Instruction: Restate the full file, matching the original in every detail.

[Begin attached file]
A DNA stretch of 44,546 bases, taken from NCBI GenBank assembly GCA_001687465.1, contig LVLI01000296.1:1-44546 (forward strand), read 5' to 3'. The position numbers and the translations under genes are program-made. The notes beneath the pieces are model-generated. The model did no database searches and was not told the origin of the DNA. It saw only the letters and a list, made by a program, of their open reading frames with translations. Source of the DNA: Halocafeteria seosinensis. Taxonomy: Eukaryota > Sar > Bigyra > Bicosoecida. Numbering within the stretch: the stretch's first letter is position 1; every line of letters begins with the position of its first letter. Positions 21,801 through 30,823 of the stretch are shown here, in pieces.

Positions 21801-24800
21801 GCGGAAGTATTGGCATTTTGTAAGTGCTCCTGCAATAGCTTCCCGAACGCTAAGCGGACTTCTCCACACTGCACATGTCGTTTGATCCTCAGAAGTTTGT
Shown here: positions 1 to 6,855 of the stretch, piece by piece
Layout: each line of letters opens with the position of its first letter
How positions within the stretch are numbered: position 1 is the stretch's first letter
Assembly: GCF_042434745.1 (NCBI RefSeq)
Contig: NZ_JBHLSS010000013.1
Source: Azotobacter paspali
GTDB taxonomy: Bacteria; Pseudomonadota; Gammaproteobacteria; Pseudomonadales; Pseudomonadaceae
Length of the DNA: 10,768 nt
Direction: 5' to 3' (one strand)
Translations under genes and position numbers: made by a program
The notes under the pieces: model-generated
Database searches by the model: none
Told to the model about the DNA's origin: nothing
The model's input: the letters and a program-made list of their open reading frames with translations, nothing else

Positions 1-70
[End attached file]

A DNA stretch of 44,546 bases, taken from NCBI GenBank assembly GCA_001687465.1, contig LVLI01000296.1:1-44546 (forward strand), read 5' to 3'. The position numbers and the translations under genes are program-made. The notes beneath the pieces are model-generated. The model did no database searches and was not told the origin of the DNA. It saw only the letters and a list, made by a program, of their open reading frames with translations. Source of the DNA: Halocafeteria seosinensis. Taxonomy: Eukaryota > Sar > Bigyra > Bicosoecida. Numbering within the stretch: the stretch's first letter is position 1; every line of letters begins with the position of its first letter. Positions 21,801 through 30,823 of the stretch are shown here, in pieces.

Positions 21801-24800
21801 GCGGAAGTATTGGCATTTTGTAAGTGCTCCTGCAATAGCTTCCCGAACGCTAAGCGGACTTCTCCACACTGCACATGTCGTTTGATCCTCAGAAGTTTGT
Shown here: positions 1 to 6,855 of the stretch, piece by piece
Layout: each line of letters opens with the position of its first letter
How positions within the stretch are numbered: position 1 is the stretch's first letter
Assembly: GCF_042434745.1 (NCBI RefSeq)
Contig: NZ_JBHLSS010000013.1
Source: Azotobacter paspali
GTDB taxonomy: Bacteria; Pseudomonadota; Gammaproteobacteria; Pseudomonadales; Pseudomonadaceae
Length of the DNA: 10,768 nt
Direction: 5' to 3' (one strand)
Translations under genes and position numbers: made by a program
The notes under the pieces: model-generated
Database searches by the model: none
Told to the model about the DNA's origin: nothing
The model's input: the letters and a program-made list of their open reading frames with translations, nothing else

Positions 1-70